The current hue and cry surrounding the collapse of the Afghan regime and the fall of Kabul — the debate about who is to blame and whether President Biden erred in ending military support for the Afghan government — should not distract from two important truths. The Afghan war — at least one in which American troops on the ground were central to the outcome — was over long ago. And America’s ever-expanding global war on terrorism is continuing, in principle and practice.
In choosing to withdraw U.S. forces from the country by the 20th anniversary of the Sept. 11, 2001, attacks on the World Trade Center and the Pentagon, Biden merely completed the job initiated by President George W. Bush and his successors: converting the war on terrorism from a conventional military venture to a global operation conducted by such methods as drone strikes, special-operations raids and standoff missiles.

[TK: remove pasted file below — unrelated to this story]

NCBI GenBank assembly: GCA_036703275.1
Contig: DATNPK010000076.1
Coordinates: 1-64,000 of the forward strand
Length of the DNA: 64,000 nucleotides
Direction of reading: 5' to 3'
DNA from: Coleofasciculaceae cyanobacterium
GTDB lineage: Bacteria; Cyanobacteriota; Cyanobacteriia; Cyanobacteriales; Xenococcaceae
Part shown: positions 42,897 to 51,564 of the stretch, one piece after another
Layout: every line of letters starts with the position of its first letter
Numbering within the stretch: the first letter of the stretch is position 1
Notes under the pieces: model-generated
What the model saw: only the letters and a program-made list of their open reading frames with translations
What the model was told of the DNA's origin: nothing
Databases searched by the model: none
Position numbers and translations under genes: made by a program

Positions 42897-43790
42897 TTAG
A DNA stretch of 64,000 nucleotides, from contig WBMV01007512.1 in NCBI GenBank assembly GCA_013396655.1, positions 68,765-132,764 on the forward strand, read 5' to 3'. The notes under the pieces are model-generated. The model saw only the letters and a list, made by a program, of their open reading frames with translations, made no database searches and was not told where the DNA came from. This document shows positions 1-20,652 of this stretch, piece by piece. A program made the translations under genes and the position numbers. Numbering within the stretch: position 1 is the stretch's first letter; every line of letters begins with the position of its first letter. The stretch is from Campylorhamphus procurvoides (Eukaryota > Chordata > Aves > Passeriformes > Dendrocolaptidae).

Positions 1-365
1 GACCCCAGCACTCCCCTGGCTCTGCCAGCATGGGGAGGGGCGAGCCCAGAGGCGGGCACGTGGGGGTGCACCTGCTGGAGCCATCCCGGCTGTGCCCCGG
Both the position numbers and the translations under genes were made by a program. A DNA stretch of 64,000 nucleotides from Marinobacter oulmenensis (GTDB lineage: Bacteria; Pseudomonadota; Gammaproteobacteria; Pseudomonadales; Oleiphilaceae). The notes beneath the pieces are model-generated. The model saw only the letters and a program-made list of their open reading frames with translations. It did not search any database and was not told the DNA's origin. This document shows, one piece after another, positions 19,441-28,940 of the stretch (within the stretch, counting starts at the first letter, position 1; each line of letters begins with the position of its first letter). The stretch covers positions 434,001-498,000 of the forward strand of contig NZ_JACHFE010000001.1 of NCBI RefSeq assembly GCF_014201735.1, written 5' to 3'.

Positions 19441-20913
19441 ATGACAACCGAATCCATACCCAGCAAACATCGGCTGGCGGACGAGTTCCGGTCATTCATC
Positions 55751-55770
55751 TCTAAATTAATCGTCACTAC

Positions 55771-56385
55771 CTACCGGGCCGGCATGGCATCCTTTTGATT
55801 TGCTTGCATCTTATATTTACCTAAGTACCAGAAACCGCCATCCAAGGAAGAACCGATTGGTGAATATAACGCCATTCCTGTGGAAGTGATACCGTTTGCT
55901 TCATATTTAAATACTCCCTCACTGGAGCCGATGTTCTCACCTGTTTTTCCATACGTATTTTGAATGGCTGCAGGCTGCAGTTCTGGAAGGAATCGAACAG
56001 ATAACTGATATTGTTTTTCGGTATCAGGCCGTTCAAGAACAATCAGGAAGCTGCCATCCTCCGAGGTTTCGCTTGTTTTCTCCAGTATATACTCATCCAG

True, Bush allowed troop deployments to rise in Afghanistan across his two terms even as he turned to a yet more misbegotten war in Iraq: A force of some 2,500 in December 2001 had risen to 25,000 by December 2007. Still, Iraq remained the Bush administration’s priority, and Bush began experimenting with drones to prosecute the Afghanistan conflict and in borderlands just beyond.
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